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A new scenario framework for climate change research: the concept of shared socioeconomic pathways

Author

Listed:
  • Brian O’Neill

    ()

  • Elmar Kriegler
  • Keywan Riahi
  • Kristie Ebi
  • Stephane Hallegatte
  • Timothy Carter
  • Ritu Mathur
  • Detlef Vuuren

Abstract

The new scenario framework for climate change research envisions combining pathways of future radiative forcing and their associated climate changes with alternative pathways of socioeconomic development in order to carry out research on climate change impacts, adaptation, and mitigation. Here we propose a conceptual framework for how to define and develop a set of Shared Socioeconomic Pathways (SSPs) for use within the scenario framework. We define SSPs as reference pathways describing plausible alternative trends in the evolution of society and ecosystems over a century timescale, in the absence of climate change or climate policies. We introduce the concept of a space of challenges to adaptation and to mitigation that should be spanned by the SSPs, and discuss how particular trends in social, economic, and environmental development could be combined to produce such outcomes. A comparison to the narratives from the scenarios developed in the Special Report on Emissions Scenarios (SRES) illustrates how a starting point for developing SSPs can be defined. We suggest initial development of a set of basic SSPs that could then be extended to meet more specific purposes, and envision a process of application of basic and extended SSPs that would be iterative and potentially lead to modification of the original SSPs themselves. Copyright The Author(s) 2014

Suggested Citation

  • Brian O’Neill & Elmar Kriegler & Keywan Riahi & Kristie Ebi & Stephane Hallegatte & Timothy Carter & Ritu Mathur & Detlef Vuuren, 2014. "A new scenario framework for climate change research: the concept of shared socioeconomic pathways," Climatic Change, Springer, vol. 122(3), pages 387-400, February.
  • Handle: RePEc:spr:climat:v:122:y:2014:i:3:p:387-400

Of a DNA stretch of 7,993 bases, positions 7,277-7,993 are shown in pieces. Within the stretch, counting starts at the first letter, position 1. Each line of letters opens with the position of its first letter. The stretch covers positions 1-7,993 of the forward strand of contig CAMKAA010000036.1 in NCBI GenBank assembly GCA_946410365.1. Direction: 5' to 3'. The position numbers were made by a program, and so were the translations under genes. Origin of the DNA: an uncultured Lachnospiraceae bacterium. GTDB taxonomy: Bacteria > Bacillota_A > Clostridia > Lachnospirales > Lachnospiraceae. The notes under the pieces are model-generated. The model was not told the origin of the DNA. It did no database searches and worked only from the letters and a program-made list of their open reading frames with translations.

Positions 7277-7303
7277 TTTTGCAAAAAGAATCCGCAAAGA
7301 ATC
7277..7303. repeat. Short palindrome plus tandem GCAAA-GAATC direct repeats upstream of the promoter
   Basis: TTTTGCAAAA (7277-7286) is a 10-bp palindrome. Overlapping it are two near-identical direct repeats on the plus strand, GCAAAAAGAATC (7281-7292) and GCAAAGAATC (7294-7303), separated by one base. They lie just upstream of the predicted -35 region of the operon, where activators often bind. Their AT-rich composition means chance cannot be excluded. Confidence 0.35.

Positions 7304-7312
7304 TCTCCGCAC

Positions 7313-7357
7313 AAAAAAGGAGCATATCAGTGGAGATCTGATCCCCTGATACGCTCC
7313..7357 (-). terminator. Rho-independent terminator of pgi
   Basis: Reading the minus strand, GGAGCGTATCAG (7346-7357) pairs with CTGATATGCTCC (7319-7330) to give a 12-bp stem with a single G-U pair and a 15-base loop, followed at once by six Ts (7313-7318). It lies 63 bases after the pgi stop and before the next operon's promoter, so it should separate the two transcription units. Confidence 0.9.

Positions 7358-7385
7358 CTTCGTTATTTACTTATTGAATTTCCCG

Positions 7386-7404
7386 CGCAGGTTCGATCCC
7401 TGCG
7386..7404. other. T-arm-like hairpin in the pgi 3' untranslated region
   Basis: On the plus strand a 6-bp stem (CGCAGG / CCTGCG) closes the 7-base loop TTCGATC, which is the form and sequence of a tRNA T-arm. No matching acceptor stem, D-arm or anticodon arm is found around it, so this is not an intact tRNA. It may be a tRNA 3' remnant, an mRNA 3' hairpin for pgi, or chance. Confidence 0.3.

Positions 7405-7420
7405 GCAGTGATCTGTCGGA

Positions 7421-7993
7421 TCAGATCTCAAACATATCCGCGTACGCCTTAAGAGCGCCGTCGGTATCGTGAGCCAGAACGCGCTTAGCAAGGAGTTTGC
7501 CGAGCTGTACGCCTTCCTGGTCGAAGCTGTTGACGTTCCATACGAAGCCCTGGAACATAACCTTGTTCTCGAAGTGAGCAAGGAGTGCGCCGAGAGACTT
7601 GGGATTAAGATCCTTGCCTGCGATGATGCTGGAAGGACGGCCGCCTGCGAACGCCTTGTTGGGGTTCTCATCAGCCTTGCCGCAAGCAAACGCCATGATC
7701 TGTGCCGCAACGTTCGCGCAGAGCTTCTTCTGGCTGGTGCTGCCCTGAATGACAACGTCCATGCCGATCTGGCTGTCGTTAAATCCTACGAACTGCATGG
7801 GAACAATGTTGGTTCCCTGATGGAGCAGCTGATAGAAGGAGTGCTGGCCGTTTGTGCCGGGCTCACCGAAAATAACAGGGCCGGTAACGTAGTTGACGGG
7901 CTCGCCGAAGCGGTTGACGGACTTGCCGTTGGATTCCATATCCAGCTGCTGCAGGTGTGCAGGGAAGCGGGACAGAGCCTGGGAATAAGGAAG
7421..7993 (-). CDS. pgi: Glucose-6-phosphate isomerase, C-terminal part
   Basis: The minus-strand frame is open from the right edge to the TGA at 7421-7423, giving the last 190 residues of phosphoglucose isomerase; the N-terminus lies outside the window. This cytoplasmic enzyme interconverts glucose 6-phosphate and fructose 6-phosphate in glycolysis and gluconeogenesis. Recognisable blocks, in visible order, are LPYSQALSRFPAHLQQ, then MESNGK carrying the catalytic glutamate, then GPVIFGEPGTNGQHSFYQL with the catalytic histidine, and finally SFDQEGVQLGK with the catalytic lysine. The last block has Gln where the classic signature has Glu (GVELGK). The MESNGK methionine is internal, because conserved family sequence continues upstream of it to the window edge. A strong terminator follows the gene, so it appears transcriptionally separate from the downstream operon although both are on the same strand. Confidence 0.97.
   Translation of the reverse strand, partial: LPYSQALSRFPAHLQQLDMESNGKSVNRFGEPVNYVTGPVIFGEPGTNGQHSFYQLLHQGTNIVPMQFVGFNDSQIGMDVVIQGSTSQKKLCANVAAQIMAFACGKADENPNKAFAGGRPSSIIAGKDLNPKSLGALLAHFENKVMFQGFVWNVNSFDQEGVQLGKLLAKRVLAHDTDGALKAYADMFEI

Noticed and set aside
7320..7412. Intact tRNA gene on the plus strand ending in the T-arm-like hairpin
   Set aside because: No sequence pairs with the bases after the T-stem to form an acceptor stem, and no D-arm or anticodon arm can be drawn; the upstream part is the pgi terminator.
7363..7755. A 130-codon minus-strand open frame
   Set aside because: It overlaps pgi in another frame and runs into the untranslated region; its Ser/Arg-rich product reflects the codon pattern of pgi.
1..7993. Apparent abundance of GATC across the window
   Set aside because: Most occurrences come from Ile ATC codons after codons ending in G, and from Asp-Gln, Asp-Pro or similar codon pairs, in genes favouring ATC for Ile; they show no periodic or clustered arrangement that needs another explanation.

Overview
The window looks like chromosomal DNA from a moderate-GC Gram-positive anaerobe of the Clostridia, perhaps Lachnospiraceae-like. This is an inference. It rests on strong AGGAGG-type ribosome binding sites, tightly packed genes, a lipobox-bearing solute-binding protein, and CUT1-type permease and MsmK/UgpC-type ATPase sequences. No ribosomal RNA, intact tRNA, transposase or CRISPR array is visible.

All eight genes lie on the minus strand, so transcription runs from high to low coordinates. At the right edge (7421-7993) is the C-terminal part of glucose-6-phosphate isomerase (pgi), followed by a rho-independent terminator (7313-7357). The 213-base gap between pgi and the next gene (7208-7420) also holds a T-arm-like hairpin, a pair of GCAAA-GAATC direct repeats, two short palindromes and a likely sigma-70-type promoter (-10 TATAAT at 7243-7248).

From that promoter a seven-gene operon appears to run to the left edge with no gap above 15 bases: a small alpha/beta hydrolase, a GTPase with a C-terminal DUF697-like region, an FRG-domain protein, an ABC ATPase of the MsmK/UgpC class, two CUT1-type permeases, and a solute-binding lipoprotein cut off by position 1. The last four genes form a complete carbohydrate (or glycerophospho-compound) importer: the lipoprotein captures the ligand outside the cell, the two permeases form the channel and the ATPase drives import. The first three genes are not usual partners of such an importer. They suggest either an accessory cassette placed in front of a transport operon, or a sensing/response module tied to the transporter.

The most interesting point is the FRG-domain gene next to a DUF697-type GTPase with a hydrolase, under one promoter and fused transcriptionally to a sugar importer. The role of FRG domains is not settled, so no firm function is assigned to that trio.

DOI: 10.1007/s10584-013-0905-2
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    References listed on IDEAS

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    1. Julie Rozenberg & Céline Guivarch & R.J. Lempert & Stéphane Hallegatte, 2011. "A scenario elicitation methodology to map the space of possible future mitigative and adaptative capacity," Post-Print halshs-00799494, HAL.
    2. B.C. O'Neill & T Carter & Kl Ebi & J. Edmonds & Stéphane Hallegatte & E. Kemp-Benedict & E. Kriegler & L. Mearns & R. Moss & K. Riahi & B. van Ruijven & D. van Vuuren, 2012. "Meeting Report of the Workshop on The Nature and Use of New Socioeconomic Pathways for Climate Change Research," CIRED Working Papers hal-00801931, HAL.
    3. Elmar Kriegler & Brian-C O'Neill & Stéphane Hallegatte & Tom Kram & Richard-H Moss & Robert Lempert & Thomas J Wilbanks, 2010. "Socio-economic Scenario Development for Climate Change Analysis," Working Papers hal-00866437, HAL.
    4. Elmar Kriegler & Jae Edmonds & Stéphane Hallegatte & Kristie Ebi & Tom Kram & Keywan Riahi & Harald Winkler & Detlef Vuuren, 2014. "A new scenario framework for climate change research: the concept of shared climate policy assumptions," Climatic Change, Springer, vol. 122(3), pages 401-414, February.
    5. Detlef Vuuren & Elmar Kriegler & Brian O’Neill & Kristie Ebi & Keywan Riahi & Timothy Carter & Jae Edmonds & Stephane Hallegatte & Tom Kram & Ritu Mathur & Harald Winkler, 2014. "A new scenario framework for Climate Change Research: scenario matrix architecture," Climatic Change, Springer, vol. 122(3), pages 373-386, February.
    6. Stéphane Hallegatte & Przyluski Valentin & Adrien Vogt-Schilb, 2011. "Building world narratives for climate change impact, adaptation and vulnerability analyses," Post-Print hal-00618688, HAL.
    7. Kristie Ebi & Stephane Hallegatte & Tom Kram & Nigel Arnell & Timothy Carter & Jae Edmonds & Elmar Kriegler & Ritu Mathur & Brian O’Neill & Keywan Riahi & Harald Winkler & Detlef Vuuren & Timm Zwickel, 2014. "A new scenario framework for climate change research: background, process, and future directions," Climatic Change, Springer, vol. 122(3), pages 363-372, February.
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